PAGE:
It is possible to have multiple plans without any change to the formation. For instance the initial plan might be to play with a 4-3-3 shape and have the two wingers pushed wide and the centre forward playing within the width of the box only, pushed up against the central defenders. The wingers may be traditional, left footer on the left and right footer on the right, trying to deliver balls across the area for the striker and the opposite winger to attack. Simply inverting the wingers changes the plan. They are no longer likely to looking to put in crosses but looking for opportunities to take shots themselves or feed the ball into the feet of the striker. They might possibly look to pass short through balls into runs being made by the striker or the opposite winger. Their cutting in with the ball might also create more space for an overlapping full back. Finally the centre forward or striker may look to drop short to receive the ball and draw the central defenders in with him, thus creating space in behind for the wingers to run into. There are three plans within the same formation, but the intention of the players has changed. Simply moving personnel can change the plan. A system with Andy Carroll as the central striker and Stewart Downing wide left with David Beckham wide right will not operate in the same way as Andy Cole as the centre forward, David Beckham wide left and Stewart Downing wide right, let alone Thomas Muller central, Arjen Robben wide right and Franck Ribery wide left.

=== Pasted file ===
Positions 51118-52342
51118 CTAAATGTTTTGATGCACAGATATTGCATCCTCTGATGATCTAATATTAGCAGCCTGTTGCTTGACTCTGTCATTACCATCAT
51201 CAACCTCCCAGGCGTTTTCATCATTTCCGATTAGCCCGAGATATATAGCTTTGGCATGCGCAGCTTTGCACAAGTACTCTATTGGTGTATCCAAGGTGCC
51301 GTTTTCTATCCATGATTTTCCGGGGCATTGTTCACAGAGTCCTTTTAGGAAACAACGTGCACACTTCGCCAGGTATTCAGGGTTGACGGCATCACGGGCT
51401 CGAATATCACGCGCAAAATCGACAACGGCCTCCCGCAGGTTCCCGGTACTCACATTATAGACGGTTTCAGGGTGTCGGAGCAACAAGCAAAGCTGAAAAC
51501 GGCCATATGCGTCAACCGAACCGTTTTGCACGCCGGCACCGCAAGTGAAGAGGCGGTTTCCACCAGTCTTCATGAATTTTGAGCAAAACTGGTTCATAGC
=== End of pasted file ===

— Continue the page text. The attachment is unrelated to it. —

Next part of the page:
Plan B doesn’t just have to be in attack. It might be the way that a team defends. Guardiola, Klopp and Pochettino defend from the front by pressing high. There can be subtle changes within this. One press is not the same as another. The pressing tactic might involve blocking passing lines first and then waiting for the correct trigger to apply pressure. Or it might be that a specific player or zone is pressed. Or it could simply be that at any given opportunity players swarm the ball. Even then the plan might change. The number of individuals committed to the press could adjust. Barcelona’s 3-3-4 with rapid front players was designed to allow more players to hunt the ball while still allowing a defensive structure behind to cover. These plans may all happen within a single half, let alone a single game but be too subtle for most observers to pick up on. Even the most educated viewer might need several sittings to work out what, if anything has changed. The great thing about such subtle changes is that they are much harder for the opposition to pick up on as well. Watching Benteke enter the pitch to replace Firmino is a clear indicator to the opposition what is about to happen. Cue another central defender warming up.